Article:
Their plight highlights the risks that nongovernmental groups face while trying to ease Afghan suffering and rebuild that country.
The hostages are members of a South Korean Christian group who were snatched off a bus while delivering aid and medical care.
The second South Korean hostage to have been shot dead by insurgents in Afghanistan was an information-technology specialist who did volunteer work to help the poor.
Shim Sung-min's bloodstained body was found southwest of Kabul.
The body of the first victim -- a male pastor who led the group -- was found last week. He had helped prepare young people for volunteer trips to do aid work in developing countries.
Both slain men and 21 of their colleagues -- mostly women -- were in Afghanistan on a medical mission when they were kidnapped by militants on the Kabul-to-Kandahar highway.
The South Koreans are the single largest group of foreigners to have been kidnapped in Afghanistan in more than five years of fighting. They are the latest victims of an intensified insurgency led by militants who aim to create instability.
In the past week, a number of countries -- including South Korea, the United States, and France -- have warned their citizens about travel to or inside Afghanistan.
Afghan officials have also advised against any movement or travel, especially by humanitarian-aid workers, outside Kabul.
Reports suggest that Korean media and some foreigners based in Afghanistan have criticized the South Korean church group for a lack of care and preparation before traveling to Afghanistan. One Afghan Interior Ministry official hinted at a similar conclusion in the days immediately following their abduction.
But a friend of the slain leader of South Korean group was quoted by a Christian news website, compassdirect.org, as saying that the volunteers were well prepared for the trip. He countered critics by warning of the risks for Afghans if "everyone leaves" such conflict zones "when things get hard." He added that if such volunteers leave, "Who will stay to help the people?"
Jamie Terzi, the assistant country director of international aid group CARE in Afghanistan, tells RFE/RL that aid groups are watching the hostage drama carefully while noting an alarming "rise in kidnappings" in the country.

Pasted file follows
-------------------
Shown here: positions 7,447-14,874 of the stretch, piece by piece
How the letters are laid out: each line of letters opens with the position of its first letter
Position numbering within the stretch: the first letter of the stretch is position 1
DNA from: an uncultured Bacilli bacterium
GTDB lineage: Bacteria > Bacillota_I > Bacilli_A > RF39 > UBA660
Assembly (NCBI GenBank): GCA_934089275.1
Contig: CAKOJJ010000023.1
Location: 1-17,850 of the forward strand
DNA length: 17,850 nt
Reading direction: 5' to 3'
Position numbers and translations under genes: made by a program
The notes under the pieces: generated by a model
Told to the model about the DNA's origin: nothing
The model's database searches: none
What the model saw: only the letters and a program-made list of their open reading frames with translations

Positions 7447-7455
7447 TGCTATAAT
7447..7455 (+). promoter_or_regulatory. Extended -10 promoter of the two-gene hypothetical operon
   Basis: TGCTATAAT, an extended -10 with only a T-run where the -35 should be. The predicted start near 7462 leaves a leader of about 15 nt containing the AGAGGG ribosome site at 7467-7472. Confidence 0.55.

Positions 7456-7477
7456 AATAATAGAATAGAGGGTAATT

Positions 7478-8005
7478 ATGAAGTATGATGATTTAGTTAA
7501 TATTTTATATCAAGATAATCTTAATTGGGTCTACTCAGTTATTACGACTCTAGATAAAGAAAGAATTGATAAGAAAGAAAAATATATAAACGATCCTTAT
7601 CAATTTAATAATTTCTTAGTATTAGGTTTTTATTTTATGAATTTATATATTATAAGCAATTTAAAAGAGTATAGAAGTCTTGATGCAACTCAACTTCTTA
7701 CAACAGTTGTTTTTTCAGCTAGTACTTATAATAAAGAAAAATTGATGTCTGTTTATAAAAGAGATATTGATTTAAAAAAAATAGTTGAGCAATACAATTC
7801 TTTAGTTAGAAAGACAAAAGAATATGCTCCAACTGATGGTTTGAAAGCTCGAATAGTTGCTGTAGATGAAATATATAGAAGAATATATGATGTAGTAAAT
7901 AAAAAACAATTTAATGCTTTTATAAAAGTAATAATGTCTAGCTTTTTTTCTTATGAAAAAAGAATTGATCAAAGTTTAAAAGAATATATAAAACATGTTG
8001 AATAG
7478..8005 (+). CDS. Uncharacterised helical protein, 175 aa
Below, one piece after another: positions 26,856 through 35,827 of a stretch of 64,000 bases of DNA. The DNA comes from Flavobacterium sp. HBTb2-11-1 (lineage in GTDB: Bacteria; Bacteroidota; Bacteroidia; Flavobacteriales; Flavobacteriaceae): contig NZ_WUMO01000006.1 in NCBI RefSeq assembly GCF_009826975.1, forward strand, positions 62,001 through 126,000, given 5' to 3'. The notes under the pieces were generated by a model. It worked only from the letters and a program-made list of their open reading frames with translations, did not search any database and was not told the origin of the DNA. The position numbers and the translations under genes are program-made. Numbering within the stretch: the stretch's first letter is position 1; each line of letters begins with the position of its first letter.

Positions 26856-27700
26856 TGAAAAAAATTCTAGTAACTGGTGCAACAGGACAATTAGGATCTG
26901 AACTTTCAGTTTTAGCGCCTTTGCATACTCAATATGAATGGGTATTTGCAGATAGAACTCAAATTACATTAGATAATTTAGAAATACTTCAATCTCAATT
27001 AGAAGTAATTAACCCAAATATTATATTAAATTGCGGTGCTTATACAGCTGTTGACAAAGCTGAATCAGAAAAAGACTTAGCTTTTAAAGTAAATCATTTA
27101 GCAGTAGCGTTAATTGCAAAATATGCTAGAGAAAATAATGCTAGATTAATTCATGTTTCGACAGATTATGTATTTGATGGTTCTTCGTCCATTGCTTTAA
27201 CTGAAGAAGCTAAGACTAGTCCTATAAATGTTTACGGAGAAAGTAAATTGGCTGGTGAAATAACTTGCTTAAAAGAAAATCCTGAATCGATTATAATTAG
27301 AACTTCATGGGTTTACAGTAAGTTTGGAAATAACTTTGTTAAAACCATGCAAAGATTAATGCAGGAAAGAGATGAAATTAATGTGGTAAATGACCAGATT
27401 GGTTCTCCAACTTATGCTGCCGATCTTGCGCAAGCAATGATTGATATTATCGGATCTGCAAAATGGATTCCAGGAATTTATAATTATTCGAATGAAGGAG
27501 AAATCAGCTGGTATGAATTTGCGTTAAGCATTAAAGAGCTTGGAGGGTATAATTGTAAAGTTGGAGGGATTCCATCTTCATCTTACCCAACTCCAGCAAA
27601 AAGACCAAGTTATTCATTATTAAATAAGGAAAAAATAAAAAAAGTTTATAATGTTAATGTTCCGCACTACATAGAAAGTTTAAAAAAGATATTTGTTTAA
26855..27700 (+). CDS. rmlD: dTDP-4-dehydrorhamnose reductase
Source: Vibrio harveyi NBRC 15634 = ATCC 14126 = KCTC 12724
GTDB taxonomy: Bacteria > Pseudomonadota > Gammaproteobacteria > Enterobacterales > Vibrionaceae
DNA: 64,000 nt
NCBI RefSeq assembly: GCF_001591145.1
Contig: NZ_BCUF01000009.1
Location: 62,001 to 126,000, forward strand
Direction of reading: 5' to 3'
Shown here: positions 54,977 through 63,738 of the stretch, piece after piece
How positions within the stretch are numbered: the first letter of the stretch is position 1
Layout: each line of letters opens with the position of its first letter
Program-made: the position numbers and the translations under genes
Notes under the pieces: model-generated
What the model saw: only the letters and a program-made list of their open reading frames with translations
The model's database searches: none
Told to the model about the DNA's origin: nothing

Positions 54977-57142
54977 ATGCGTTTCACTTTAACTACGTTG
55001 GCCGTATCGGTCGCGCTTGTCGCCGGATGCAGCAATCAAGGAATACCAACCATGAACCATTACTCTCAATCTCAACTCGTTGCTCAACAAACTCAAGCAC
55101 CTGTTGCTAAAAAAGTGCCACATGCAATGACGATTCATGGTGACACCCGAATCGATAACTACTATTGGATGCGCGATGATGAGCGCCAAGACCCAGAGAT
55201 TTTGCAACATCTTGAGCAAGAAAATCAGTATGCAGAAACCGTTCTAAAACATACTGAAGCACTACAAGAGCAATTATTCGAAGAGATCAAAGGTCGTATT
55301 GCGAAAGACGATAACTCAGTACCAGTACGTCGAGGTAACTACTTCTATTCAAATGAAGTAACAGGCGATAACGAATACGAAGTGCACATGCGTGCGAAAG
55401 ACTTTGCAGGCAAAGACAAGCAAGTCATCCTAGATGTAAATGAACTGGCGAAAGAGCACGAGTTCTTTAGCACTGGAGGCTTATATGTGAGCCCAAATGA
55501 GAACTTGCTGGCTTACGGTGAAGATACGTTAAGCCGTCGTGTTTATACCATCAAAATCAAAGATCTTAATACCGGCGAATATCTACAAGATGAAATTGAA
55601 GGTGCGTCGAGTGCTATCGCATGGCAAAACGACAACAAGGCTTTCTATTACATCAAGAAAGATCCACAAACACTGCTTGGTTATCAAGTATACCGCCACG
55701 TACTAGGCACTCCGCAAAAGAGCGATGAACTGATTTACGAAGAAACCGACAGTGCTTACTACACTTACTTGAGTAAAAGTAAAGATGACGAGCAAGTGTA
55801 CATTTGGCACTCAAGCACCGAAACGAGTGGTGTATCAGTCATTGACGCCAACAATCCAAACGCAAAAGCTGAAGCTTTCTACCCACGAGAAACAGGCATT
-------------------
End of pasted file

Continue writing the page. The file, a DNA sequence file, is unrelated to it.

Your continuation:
Terzi says the security procedures of most aid groups operating in Afghanistan would not have allowed their employees to travel by road to such insecure areas.
"What happened with this particular group is quite anomalous to how the rest of International [nongovernmental organizations] would operate in the country," Terzi says. "For development agencies like CARE -- the international organizations -- it would be highly unusual for them to have allowed staff to travel on that road, particularly in such large numbers."
Violence and attacks against aid workers in Afghanistan are nothing new. A number of them have been threatened, harassed, kidnapped, and even killed in the years since the U.S.-led toppling of the Taliban regime in 2001.
But observers say militants opposed to the central government and the international troop presence in Afghanistan have broadened their tactics -- frequently taking aim at more vulnerable targets like civilian populations, journalists, or aid workers.
Terzi says aid and development groups operating in Afghanistan must be more careful now than ever.
“[We're being] careful not only in terms of our own situation -- we don’t want to put ourselves and our staff at risk but also careful about the type of works that we do in this environment because it's always changing and people can interpret things you do different than to what your intentions are, so you have to have close links to the community, constantly be aware and vigilant and really keep en eye on what is happening and you can’t necessarily work in all the places that you want to go," Terzi says.
Mohammad Hashim Mayar, the deputy director of the Agency Coordinating Body for Afghan Relief (ACBAR) in Kabul, tells RFE/RL that the kidnapping of the 23 South Koreans could further hinder the work of humanitarian workers in Afghanistan.
"The [Afghan] Interior Ministry has said that whoever travels outside Kabul should register or have an armed escort," Mayar says. "[But] aid organizations are impartial -- they don't want armed people to accompany them because it would damage their reputations. Moreover, having an armed escort would endanger their lives even more. Recently, those foreigners who need to visit their offices and projects outside Kabul have been unable to do so."
Mayar says the Afghan government should take stricter measures for the safety of both national and international aid workers, whose work is very much needed in the country.
"Whoever works in Afghanistan -- [whether] an Afghan or a foreigner -- needs security," Mayar says. "The work of the foreigners is very important. We need their knowledge and experience; they have the resources; they come here to help those in need. They need a calm and secure atmosphere."
Mayar says the kidnapping of the Korean aid workers is an affront to Islam and Afghan traditions of hospitality.
It is an argument that Afghan officials have repeatedly invoked during this crisis in an effort to convince the South Koreans' captors to release their hostages.
A U.S. military vehicle damaged by insurgents near Kandahar (epa)
HOMEGROWN OR IMPORTED? As attacks against Afghan and international forces continue relentlessly, RFE/RL hosted a briefing to discuss the nature of the Afghan insurgency. The discussion featured Marvin Weinbaum, professor emeritus of political science at the University of Illinois at Urbana-Champaign, and RFE/RL Afghanistan analyst Amin Tarzi.
LISTENListen to the entire briefing (about 83 minutes):
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